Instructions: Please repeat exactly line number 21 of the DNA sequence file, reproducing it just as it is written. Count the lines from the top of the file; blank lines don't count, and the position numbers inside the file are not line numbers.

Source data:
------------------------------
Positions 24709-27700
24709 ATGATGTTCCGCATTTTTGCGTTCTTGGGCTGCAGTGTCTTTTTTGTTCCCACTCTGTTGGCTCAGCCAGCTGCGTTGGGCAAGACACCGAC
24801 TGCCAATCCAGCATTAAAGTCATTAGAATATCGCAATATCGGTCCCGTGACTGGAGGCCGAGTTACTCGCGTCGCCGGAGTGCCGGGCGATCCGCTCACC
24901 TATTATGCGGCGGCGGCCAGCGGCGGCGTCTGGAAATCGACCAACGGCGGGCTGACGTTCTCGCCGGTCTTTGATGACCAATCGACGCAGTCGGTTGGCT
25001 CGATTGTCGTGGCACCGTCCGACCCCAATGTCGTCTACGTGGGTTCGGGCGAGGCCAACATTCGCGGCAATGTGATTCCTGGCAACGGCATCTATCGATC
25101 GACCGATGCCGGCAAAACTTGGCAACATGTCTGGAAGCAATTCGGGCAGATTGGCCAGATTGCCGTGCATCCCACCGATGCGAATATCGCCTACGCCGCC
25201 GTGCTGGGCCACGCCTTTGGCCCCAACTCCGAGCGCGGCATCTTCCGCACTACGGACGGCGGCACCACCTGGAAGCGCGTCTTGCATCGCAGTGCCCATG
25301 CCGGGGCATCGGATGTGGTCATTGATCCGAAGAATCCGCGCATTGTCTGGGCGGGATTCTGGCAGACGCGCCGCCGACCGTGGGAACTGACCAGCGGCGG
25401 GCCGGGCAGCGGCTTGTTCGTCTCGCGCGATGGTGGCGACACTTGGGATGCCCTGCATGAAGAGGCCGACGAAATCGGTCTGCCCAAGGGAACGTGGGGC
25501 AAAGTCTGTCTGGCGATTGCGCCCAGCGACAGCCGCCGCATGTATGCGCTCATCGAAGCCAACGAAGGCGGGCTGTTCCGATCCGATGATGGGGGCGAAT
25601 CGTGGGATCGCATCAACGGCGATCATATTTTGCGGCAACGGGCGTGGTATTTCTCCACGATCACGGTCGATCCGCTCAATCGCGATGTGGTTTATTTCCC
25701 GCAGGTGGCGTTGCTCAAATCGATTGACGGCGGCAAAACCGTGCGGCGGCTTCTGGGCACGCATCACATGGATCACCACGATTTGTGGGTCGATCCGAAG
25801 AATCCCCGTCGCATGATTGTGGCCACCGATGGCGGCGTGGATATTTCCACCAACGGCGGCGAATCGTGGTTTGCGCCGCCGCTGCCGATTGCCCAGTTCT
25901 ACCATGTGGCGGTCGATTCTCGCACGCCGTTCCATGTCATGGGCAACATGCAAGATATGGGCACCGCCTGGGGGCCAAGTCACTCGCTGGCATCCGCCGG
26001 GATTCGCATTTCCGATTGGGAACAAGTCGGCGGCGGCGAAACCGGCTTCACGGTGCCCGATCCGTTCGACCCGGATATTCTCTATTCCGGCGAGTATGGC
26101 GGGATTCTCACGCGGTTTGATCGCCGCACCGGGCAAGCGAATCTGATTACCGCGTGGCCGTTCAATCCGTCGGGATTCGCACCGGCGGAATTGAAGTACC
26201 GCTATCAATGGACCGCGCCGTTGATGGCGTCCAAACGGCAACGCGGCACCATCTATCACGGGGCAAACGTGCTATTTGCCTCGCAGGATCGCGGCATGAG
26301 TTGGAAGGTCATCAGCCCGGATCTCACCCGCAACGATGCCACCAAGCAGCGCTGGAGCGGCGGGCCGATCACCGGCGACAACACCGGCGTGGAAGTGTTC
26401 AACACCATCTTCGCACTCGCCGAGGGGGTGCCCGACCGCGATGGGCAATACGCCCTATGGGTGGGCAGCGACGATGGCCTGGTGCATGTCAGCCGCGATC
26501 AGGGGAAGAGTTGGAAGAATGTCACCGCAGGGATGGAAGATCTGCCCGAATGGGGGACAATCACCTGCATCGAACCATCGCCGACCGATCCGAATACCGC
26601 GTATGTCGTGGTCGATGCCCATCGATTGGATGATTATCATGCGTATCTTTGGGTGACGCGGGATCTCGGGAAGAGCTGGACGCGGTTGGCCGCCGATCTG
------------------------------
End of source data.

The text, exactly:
26601 GTATGTCGTGGTCGATGCCCATCGATTGGATGATTATCATGCGTATCTTTGGGTGACGCGGGATCTCGGGAAGAGCTGGACGCGGTTGGCCGCCGATCTG